What’s your experience?

 

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2 thoughts on “Importance of community

  1. Excellent summary, Anne and Dinali,You seem to have covered so much in a very succinct way!

    I’ve personally found it’s not as easy in a “normal” (whatever that is!) suburban street, such as the one in which I’ve lived for 30 years, as it would be in the inner city – I wonder if Anne’s experience when she lived in a similar old house to mine, in Unley too, was like ours? Most of the old houses in our streets are occupied by Italian or Greek families, who retain many elements of their own cultures, through many generations. Fascinating as that is, it seems to be hard to do the “community” thing if one’s lifestyle, tastes etc differ much from the established norm, which ours seem to. So the ideal camaraderie doesn’t happen – despite basic goodwill, there’s a feeling almost of rejection or disapproval, even after more than 30 years! Small talk, rather superficial friendliness, the occasional swapping of produce, seedlings and cuttings happens, but nothing more deep and meaningful. Perhaps we could be more committed, and stop being so resigned to the status quo; we’ve several times talked about having a street party, but been met with little interest; at times, over so many years, we’ve had neighbours who have been real friends as well, and with whom we still keep in touch, but people seem to move on more quickly than they used to. So I get what I need from other sources – hobbies, interest groups, all the things Anne and Dinali point out – including of course SCSA – rather than in the street/area where I live. That’s fine, but I do think we were meant to have much closer community bonds, and did in the past, before there were so many cars, couples both working, too “busy” and rushed (me too!) to do more than briefly greet neighbours etc. I really notice the benefit of DOGS by the way! A definite means of bonding, and a great pleasure to me, but I have only cats, which don’t have the social importance of dogs, although I welcome children and other passers-by taking an interest in my 3 “boys”, and even invite them inside to see any who aren’t “helping” me in the garden! I envy Anne all the cosmopolitan positives she now has, and often think I’d like to make a similar move – but we all have specific needs which can preclude such major changes in life style. I hope I can work a bit harder at communicating with others, but so far it does take more effort than one hopes it will. Technology doesn’t help sometimes – when people are so engrossed in their individual devices that they barely notice their surroundings, while walking along the street, on buses or trams. I’ve lived in several other places – ( Boston, USA, London, UK,) for up to a year or more, and for some reason (perhaps not having a car, or being in a more closely-knit community, as in Boston, in a cul de sac populated by many families with children of similar ages) and always became much more a part of the local community in those situations; just being in new surroundings seems to make it easier, and when time is limited, one makes the most of everything with renewed energy and procrastination is kept better at bay!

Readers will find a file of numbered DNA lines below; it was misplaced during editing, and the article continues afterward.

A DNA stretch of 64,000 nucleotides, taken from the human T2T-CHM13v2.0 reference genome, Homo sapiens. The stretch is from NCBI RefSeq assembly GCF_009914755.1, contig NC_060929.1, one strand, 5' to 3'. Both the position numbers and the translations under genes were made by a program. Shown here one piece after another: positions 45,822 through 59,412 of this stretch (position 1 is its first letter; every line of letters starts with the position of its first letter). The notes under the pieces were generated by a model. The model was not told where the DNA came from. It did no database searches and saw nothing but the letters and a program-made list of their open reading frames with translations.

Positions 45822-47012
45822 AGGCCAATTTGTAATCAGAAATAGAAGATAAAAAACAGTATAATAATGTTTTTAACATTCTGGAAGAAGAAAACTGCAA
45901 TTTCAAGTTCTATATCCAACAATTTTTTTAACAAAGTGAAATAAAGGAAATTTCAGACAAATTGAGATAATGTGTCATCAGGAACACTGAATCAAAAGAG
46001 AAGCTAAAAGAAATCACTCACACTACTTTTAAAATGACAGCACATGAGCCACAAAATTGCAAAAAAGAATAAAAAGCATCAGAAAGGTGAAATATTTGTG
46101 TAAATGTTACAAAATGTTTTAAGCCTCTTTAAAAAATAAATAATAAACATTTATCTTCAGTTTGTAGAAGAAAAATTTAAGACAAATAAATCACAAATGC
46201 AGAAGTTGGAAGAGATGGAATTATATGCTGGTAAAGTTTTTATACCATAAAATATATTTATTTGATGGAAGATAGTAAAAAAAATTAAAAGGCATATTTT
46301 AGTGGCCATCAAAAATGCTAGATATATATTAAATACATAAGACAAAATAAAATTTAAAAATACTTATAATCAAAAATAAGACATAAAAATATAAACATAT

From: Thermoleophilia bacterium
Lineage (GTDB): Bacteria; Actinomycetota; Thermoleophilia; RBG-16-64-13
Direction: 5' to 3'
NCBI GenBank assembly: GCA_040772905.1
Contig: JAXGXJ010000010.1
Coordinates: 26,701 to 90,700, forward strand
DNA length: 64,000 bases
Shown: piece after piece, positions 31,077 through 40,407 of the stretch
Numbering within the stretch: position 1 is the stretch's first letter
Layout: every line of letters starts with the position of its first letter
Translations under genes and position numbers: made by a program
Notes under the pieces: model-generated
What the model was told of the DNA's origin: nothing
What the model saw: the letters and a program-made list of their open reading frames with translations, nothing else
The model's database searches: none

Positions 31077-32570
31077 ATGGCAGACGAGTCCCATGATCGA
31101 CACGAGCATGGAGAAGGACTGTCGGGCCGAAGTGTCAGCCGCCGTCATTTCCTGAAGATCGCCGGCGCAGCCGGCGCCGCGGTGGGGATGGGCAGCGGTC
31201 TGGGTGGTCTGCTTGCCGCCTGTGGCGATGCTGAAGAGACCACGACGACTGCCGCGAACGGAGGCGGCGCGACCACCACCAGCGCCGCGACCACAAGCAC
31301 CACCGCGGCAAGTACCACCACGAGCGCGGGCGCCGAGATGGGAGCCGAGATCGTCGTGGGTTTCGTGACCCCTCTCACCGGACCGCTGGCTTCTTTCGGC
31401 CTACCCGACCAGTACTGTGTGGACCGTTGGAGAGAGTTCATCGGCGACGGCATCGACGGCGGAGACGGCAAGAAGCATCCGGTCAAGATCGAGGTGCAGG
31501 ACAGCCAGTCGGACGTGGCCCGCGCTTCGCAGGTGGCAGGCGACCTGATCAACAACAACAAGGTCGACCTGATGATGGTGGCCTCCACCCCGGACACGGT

Cheers and good luck to all,

    Brigid Bruer

    • I agree Brigid that when you don’t conform to the status quo it is much harder to build a sense of community and that having this with the people in the local is important. It is good to have other outlets where a sense of community can be fostered but having a local community means that you can be part of a group who work towards bettering the local area. An important thing as this is where you live. But perhaps this in some way is what Sust Communities aims to do?